The Wii is not a powerhouse. Graphically, it only displays at 480p, well below the resolution of the Xbox 360 and PS3, and it can't play DVDs. But what it can do is offer innovative, easy and intuitive game play. While all of the gaming consoles have Internet connectivity, the Wii has wireless connections out of the box.

Again, IBM has a place in the Wii, as it does with all of the other consoles. IBM and Qimonda are both positioned to do well in this market, no matter which console is the ultimate winner. Unlike the PS3, the processor in the Wii is more standard fare than a ground-up design. The Broadway is designed in 90nm lithography using IBM's silicon-on-insulator process. The chip uses both 1T-SRAM and embedded DRAM developed by NEC.

Sony's Playstation 3

Wii's tag line was "experience a new way to play," and I think it accomplished that goal.
View Wii teardown diagram

Also on board is the ATI Hollywood, a 90nm part that has 3Mbytes of memory. In the GameCube, ATI provided the Flipper, which contained 2D and 3D graphics engines, a DSP for audio and interfaces. The Hollywood is about 7mm? larger than the Flipper, but operates at twice the speed. At 243MHz, it is about as fast as the processor in the original Xbox. There are both NEC and Mosys die markings: NEC provides the memory and Mosys the intellectual-property licensing for a 1 T-SRAM cell.

The real winner
Qimonda, which only recently spun out of parent Infineon, is nabbing some design wins using its own package markings. It always takes time to migrate designs and packages over to the new organization, so we are finally seeing Qimonda designs. The 512Mbits of graphics memory in the Wii is considerably less than the 512Mbytes offered in the Xbox 360 and PS3, but then again, the Wii never claimed to have high-end graphics in the first place. All said, there is about 88Mbytes of total memory, including 1T-SRAM, in the Wii.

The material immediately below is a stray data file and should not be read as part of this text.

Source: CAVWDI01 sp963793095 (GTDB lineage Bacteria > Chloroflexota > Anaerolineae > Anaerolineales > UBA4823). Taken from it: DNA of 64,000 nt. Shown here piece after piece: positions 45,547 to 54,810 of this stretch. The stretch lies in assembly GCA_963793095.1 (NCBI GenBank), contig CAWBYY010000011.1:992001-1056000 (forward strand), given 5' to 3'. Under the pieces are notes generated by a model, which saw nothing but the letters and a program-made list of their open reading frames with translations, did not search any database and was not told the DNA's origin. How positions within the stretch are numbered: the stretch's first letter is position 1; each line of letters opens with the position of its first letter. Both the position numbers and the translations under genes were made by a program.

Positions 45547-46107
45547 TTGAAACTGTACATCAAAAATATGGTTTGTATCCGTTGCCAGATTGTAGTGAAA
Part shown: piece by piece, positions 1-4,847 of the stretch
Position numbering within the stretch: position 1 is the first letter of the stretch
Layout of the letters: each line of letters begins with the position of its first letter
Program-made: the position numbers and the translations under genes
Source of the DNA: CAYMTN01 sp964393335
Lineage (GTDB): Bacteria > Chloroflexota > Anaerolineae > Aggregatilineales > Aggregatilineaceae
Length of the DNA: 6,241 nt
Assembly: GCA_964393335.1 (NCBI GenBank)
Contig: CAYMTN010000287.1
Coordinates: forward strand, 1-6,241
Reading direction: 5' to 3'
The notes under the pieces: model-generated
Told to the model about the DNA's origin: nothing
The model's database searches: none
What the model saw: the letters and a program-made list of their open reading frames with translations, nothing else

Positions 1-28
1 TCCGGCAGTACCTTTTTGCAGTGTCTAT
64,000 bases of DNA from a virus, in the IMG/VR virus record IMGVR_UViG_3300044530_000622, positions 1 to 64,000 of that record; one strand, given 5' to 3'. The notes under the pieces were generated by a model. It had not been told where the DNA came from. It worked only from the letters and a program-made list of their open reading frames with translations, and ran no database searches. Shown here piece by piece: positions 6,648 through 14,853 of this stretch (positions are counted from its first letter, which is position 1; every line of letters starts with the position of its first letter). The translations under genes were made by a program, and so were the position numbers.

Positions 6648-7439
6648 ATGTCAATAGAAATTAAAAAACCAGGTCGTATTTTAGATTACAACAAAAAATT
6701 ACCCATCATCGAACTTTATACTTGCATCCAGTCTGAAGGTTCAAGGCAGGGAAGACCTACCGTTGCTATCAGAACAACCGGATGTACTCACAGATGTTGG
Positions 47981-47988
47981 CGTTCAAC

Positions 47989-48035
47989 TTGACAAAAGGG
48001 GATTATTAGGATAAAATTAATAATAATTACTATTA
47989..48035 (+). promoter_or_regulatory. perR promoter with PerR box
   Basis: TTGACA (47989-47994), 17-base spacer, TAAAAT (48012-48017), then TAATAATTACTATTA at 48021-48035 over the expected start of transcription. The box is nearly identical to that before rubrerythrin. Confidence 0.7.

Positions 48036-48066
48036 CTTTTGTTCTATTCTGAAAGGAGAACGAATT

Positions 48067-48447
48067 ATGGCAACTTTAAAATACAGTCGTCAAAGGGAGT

For Internet connectivity, the Wii is wireless straight out of the box. The intent is that the Wii will be online at all times, even if the console is turned off, to receive updates and new content. Broadcom and SiGe support that connectivity.

Broadcom's AirForce One is a low-power 802.11b/g transceiver with power management. SiGe Semiconductor's device is a power amplifier RF module that reduces the number of components required for integrating all of the functionality from the transceiver to the antenna, reducing the total number of components by 25 to 30. This is the same design that was used in other systems, such as the Asus WL500G WLAN router.

Recently announced from Microsoft is the Xbox 360 Elite. This system promises to counteract the technical advantages that the PS3 offers. For example, it has an HDMI connection, which allows 1,080p resolution, and a 120Gbyte hard drive (compared with the 20Gbyte hard drive currently available). And it comes in black. This also could have been an opportune time for Microsoft to lower the BOMs by introducing a 65nm processor, but it didn't do so.

- Gregory Quirk
Semiconductor Insights